That’s a good question, isn’t it? Because on the surface, it seems like it would be an obvious answer: Yes. Because why would you replace one set of shocks without the other? But then if you think about it further, the logic can collapse. Money gets called into play, and all sorts of questions about whether or not it’s a good investment pop up.
So what do you do? Well let’s talk through it and figure it out.
A story with two sides.
There are basically two scenarios at play here.
- You replace one pair of shocks at one time
- You replace all four shocks at the same time
The case can be made for both, so let’s take a moment to go through them and weigh the good and bad.
1. You replace one pair of shocks at one time.
For clarity purposes, let’s refer to a “pair” of shocks as the two shocks installed either in the front or back of your vehicle. You wouldn’t want to do sides of shocks, as they’re often sold in pairs, and the shocks in the back won’t be the same as the ones up front.
Say you notice that your car is riding funny — it’s “floatier” than usual. So you figure out that it’s the front end that needs new shocks. But what about the backs?
On the plus side, replacing just one pair will save you money today. Long term you’ll want to replace the rear shocks as well, but for now, you’ll have a few extra bucks in your pocket. And if you’re not doing the install yourself, then you’ll save that extra cost, too. Ultimately, with the exception of the smoother ride up front, all of your benefits here are financial.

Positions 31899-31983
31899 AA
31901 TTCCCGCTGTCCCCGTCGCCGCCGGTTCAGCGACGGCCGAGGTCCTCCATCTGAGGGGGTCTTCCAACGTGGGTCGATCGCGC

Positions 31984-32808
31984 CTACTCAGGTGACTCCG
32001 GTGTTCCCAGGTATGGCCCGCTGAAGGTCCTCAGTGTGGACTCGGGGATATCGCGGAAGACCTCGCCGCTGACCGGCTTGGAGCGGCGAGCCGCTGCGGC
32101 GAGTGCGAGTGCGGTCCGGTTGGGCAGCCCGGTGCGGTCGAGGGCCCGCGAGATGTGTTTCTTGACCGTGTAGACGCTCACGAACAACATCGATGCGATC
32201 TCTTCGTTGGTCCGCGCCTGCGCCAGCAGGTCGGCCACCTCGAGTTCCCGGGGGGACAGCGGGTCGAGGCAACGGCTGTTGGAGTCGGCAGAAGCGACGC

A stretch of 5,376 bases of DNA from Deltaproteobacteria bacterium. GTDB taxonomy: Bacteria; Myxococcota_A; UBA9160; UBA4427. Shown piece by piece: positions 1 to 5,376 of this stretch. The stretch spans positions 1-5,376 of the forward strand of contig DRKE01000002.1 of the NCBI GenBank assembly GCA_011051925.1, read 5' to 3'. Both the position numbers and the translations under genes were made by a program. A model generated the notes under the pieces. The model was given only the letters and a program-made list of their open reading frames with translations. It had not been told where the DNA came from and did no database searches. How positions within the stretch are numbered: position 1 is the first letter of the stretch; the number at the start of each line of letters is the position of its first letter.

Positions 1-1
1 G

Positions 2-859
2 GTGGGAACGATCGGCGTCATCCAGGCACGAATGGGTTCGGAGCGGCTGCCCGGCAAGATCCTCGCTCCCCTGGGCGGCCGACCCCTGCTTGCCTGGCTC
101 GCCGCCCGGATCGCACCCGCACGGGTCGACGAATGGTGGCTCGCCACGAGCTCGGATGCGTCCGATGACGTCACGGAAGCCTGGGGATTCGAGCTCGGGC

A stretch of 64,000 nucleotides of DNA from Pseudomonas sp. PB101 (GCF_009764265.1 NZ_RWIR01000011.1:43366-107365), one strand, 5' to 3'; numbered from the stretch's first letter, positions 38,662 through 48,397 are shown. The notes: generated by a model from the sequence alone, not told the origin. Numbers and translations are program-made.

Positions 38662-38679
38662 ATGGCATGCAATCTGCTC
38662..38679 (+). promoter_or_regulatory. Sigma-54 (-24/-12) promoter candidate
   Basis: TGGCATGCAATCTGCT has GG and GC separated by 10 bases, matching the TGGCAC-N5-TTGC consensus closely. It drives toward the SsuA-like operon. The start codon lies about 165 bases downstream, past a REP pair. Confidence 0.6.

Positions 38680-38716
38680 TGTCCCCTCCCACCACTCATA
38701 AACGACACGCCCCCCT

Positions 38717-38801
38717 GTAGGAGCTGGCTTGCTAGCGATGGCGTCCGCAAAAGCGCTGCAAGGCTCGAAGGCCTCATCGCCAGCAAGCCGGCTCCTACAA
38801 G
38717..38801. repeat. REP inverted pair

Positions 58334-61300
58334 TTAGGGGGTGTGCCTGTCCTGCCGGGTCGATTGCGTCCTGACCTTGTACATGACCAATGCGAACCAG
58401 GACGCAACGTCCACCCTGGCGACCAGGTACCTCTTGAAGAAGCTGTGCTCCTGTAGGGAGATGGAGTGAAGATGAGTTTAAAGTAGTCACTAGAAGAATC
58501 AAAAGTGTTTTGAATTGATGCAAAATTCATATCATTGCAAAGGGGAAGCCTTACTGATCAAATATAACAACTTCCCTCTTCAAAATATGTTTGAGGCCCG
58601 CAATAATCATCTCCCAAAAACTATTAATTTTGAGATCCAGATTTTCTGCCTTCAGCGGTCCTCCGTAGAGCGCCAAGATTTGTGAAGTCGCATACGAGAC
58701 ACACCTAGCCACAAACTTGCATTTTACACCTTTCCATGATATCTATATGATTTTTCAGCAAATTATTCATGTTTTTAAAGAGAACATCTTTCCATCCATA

So what’s the down side? Well you’ll probably start to notice that the back of your car isn’t riding that great anymore. It’s a comparison thing, mostly, but now that your front suspension is all dialed in, you’ll start to feel like the back end now needs to be on the mend. It might just be your perception, or it could be reality. But either way, it likely will lead you to buying another pair of shocks for the back and installing them.
The only other down side here is that if your vehicle needs all four shocks replaced, then it does become a safety issue just to replace two. Part of your ride is a lot safer, sure, but now the other end is going to be a problem and could make the issue worse. If that’s where you find yourself, then make sure to replace all of the shocks when it comes up.
2. You replace all four shocks at the same time.
What’s the problem here? Money. It’s going to be more expensive to replace the whole set of shocks on your car or truck as opposed to just the front or rears, and again, if you’re including installation, add a few more bucks to that total.
But is that so bad? Not really. Replacing all of your shocks at the same time ensures that the next time they need replacing you’ll know that it’s all of them, not just one side or the other. Your car will be back to handling the way it was prior to the shock problem, and you’ll have some peace of mind, too.
At the end of the day, it’s all about money.
Do you want to pay what it costs to replace your shocks? In an ideal world, yes. You probably should do all four at the same time, if for nothing else, safety reasons. But look, we get it: Stuff ain’t cheap, and that paycheck may not stretch as far as it needs to. Maybe you get just one pair now and another pair in a few months when things even out a bit. It happens.
But no matter which way you go, don’t ever just replace one shock at a time. You’re almost guaranteed to get uneven handling as a result, which could cause your problems in the long run.